Wills Chess Blog
Adventures in chess in Cambridgeshire

What happens when the Questions end?

By Will
I've been away enjoying studying and playing chess and just haven't felt the urge to write a single word. Probably the solitary nature of what I was doing didn't lend itself to laying out my thoughts.
Personally I find baring my soul fairly unconfortable but I am finding some small things that are puzzling me.

Since Phaedrus and Tempo have taken the time to comment on my last post I feel it only fair to discuss the matter and explain how I have seen the changes. I would like to point out first, as a qualifier, that I started to play chess in my late 20's and had not played alot before that.

For the past 18 months I have been memorising the chess games advocated in GM ram. In addition I have been studying endgames with Silman's book, Pachman's Modern Strategy for middlegames and playing through a game book. I have been annotating my long games and examining the short games for their tactical errors and opening mistakes. And, when I have time I am analysing the positions from GM ram.

No tactics? Nope, I have been working with Blokh first book on chess tactics having done Chess tactics for kids and Alburt's pocket chess training book.

So how has memorising games helped then? Surely all of the other things are the driver for the progress I am making. Well yes, and no. When I started playing, all of three years ago, I could not move the pieces in my mind at all. I could not remember opening theory without sitting for hours playing though it.

As Tempo alludes to maybe these games for a coathanger for the information. I have memorised 27 games so far, which I have to say I started just to see if I could do it rather than for any improvement reason. However, as I have read through Silman's work and played through the games repeatedly then the reasons for playing or not playing moves began to become obvious. The "mysterious" rook moves began to become clearer as Pachman lit a touch into the darkness of positional play. Tactics prevented or missed became elucidated during the repititous playing throughs.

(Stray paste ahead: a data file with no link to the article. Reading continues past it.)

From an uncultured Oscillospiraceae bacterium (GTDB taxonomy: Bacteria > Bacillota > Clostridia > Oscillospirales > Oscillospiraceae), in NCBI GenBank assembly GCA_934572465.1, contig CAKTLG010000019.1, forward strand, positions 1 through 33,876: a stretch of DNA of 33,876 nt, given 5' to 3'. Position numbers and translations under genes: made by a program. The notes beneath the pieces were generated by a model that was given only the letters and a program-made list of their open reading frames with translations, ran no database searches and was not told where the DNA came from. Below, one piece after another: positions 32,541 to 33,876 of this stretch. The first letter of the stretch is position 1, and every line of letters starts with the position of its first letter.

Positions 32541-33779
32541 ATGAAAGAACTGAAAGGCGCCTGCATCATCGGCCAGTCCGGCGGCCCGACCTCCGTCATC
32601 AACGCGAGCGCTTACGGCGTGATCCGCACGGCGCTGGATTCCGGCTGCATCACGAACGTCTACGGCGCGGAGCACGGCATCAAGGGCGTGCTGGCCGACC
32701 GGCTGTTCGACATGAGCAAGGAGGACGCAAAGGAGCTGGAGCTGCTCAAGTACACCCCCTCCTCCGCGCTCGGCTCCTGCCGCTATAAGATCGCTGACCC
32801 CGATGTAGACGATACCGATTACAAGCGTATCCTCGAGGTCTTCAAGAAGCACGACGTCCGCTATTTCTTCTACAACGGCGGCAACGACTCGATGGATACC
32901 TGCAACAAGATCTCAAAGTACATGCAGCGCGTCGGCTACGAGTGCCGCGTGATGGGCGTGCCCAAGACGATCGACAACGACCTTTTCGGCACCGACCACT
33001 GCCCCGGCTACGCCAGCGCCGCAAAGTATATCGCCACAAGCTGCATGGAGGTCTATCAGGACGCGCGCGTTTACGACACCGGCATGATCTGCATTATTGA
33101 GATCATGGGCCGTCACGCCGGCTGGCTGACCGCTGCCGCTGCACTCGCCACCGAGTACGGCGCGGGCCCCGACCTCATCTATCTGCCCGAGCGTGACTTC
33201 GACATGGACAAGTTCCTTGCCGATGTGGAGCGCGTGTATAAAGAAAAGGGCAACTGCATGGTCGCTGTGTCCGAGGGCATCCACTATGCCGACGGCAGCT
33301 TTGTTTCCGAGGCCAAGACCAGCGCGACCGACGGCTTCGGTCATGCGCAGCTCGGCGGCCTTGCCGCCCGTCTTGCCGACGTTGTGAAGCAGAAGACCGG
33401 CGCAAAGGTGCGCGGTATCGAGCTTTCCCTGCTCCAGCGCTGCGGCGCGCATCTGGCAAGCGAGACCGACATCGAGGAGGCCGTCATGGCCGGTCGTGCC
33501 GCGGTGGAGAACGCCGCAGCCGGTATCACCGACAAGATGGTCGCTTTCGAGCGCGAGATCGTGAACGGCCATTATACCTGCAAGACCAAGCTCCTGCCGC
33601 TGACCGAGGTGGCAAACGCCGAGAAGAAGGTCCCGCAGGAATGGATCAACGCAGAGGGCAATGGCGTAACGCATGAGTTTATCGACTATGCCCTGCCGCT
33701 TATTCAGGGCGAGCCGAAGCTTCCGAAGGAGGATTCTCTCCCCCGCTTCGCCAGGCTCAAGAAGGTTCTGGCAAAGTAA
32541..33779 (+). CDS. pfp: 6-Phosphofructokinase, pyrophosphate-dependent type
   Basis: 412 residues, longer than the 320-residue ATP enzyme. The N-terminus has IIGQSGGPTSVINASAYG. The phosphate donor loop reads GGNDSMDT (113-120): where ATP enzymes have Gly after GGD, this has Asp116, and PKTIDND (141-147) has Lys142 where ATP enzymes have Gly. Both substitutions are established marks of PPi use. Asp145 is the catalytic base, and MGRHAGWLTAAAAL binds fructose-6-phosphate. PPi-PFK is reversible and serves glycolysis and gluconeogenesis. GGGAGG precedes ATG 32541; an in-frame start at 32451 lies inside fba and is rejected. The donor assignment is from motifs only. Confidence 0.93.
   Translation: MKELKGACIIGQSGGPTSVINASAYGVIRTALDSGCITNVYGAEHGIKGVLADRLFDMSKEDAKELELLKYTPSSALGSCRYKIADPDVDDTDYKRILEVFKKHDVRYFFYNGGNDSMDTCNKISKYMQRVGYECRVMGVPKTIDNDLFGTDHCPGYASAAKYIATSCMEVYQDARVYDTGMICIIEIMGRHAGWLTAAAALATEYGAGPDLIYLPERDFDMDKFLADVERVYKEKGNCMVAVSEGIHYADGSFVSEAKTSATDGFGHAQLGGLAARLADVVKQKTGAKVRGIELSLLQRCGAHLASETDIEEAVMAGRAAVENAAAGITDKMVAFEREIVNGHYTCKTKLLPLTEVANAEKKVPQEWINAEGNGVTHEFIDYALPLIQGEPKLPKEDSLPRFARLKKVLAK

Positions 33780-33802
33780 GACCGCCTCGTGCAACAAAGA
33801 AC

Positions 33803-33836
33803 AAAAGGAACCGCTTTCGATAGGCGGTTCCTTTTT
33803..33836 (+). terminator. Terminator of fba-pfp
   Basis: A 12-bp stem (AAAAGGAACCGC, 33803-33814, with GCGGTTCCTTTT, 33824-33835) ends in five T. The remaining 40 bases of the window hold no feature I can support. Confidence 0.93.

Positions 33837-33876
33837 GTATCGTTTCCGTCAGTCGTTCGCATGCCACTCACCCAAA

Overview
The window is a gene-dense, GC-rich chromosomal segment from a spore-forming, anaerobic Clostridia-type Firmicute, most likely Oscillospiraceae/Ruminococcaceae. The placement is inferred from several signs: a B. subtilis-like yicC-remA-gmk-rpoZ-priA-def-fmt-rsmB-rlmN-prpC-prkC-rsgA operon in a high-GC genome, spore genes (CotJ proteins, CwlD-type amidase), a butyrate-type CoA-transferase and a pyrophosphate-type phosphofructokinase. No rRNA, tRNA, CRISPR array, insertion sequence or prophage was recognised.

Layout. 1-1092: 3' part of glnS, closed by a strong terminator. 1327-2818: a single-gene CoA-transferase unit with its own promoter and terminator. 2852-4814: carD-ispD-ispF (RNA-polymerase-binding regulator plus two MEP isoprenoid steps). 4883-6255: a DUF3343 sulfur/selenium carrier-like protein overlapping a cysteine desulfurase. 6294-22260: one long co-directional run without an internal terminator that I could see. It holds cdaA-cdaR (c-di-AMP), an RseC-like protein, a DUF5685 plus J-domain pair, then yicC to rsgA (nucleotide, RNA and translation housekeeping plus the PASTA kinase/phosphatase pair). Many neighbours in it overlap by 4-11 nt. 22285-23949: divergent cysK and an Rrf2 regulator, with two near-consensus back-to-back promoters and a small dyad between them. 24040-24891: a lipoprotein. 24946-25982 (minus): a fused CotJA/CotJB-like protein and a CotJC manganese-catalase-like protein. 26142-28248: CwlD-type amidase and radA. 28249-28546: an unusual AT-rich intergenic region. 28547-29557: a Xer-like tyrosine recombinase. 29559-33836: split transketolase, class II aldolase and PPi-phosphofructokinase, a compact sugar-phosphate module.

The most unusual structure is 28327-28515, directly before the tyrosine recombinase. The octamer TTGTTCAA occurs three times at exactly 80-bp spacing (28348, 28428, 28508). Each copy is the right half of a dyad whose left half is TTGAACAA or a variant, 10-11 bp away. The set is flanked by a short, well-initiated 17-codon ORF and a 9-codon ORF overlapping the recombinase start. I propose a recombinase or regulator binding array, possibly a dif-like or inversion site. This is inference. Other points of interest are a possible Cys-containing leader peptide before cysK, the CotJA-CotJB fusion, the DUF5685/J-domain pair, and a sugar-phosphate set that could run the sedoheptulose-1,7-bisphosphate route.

Which lead me to my thesis. These games are a coathanger and a lesson in the different phases of the game. Answering the questions as to why a knight sacrifice is declined (Andersson vs Staunton, London 1851, French defence) or others. These games show methods to play an attack, defend a premature attack etc and allow the knowledge added from books to be tied into (onto) something memorised. Like learning a language, remembering what a door looks like and what it does. Images, words and ideas come together to allow more to be added in a spiral.

1 comment so far.

  1. Temposchlucker 31 January 2010 at 06:18
    I started to comment but I made a post of it.

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